Big Brothers Big Sisters Recruits Students, Adults to Enrich a Child’s Life
GREEN BAY, Wis.— Big Brothers Big Sisters of Door County (BBBS) is raising awareness about the need for mentors throughout the county.
“When children and teens have the influence of a caring adult, they are more likely stay focused in school and stay out of trouble,” said Katie Hess, executive director. “Being matched with a Big Sister or a Big Brother can help them navigate the challenges of our society today and help them realize their potential.”
The agency served 603 children in Brown, Door and Shawano counties in 2018. Last year, there were 131 children in Door County matched with Bigs, many of whom meet at school. However, many more children are waiting to be matched.
Because of that, Big Brothers Big Sisters needs volunteers.
“Anyone who has the desire to help a child, and have a little fun along the way, can be a mentor,” says Patty O’Rourke, Door County coordinator.
Door County youth mentoring programs continue to grow because of strong relationships with school districts including Gibraltar, Sturgeon Bay, Southern Door and Washington Island, but also through community connections including the Sturgeon Bay Police Department and Door County Sheriff’s Department.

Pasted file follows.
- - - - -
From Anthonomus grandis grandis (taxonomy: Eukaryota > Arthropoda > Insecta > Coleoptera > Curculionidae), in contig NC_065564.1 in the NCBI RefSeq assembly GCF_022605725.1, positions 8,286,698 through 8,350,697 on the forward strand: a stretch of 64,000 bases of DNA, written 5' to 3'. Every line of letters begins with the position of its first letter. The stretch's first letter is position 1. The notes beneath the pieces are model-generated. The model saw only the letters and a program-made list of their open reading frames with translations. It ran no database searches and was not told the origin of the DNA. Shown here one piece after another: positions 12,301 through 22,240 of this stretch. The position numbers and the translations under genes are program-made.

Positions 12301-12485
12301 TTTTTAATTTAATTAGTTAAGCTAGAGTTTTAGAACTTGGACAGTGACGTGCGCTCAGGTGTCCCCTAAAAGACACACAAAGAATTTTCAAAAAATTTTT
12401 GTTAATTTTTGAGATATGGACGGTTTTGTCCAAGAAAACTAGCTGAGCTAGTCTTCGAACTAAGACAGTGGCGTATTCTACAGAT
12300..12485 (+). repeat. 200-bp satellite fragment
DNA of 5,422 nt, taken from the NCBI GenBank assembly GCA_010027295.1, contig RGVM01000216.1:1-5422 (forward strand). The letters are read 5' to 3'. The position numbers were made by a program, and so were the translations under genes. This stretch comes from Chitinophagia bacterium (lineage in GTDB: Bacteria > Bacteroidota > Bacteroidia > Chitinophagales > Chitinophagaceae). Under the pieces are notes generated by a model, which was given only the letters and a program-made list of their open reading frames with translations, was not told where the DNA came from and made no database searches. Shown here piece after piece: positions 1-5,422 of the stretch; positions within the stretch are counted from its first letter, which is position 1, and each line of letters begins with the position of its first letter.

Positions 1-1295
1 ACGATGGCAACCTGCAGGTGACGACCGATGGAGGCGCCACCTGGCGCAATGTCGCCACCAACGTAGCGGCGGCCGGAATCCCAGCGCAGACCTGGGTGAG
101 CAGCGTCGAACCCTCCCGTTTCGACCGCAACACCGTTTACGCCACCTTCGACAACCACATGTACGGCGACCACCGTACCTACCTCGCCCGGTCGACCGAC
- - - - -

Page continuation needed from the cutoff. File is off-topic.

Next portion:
Children typically enter the program between the ages of 7 to 13 and are matched with a high school student or an adult who can meet with them at school or in the community.
O’Rourke says adults of any age, even retirees, make great mentors.
“Mentoring makes such an incredible impact on the life of a child, and the mentor gets a lot out of it too,” O’Rourke says. “A lot of Bigs say they enjoy sharing their life experiences with a younger person, and get back as much or more than they give.”
While the waiting list of Littles may be discouraging, O’Rourke says parents and guardians should consider BBBS a resource for their child, especially for children between the ages of 7 and 10. “Big Brothers Big Sisters is a partner, and having a mentor can strengthen their relationship with their children,” O’Rourke said.
Youth enrolled in BBBS’s community-based programs during 2018 showed improvement in social acceptance (65%), grades (63%), attitudes toward risky behaviors (86%) and parental trust (79%).
Anyone interested in learning more about being a Big or enrolling their child can fill out an application online at bbbsnew.org, or call O’Rourke at 920-489-3545.
Big Brothers Big Sisters of Northeast Wisconsin is the premier youth mentoring organization serving Brown, Door and Shawano counties, serving more than 600 children in 2018. Our mission is to create and support one-to-one mentoring relationships that ignite the power and promise of youth. Founded in 1972, we are a 100 percent donor and volunteer supported nonprofit organization.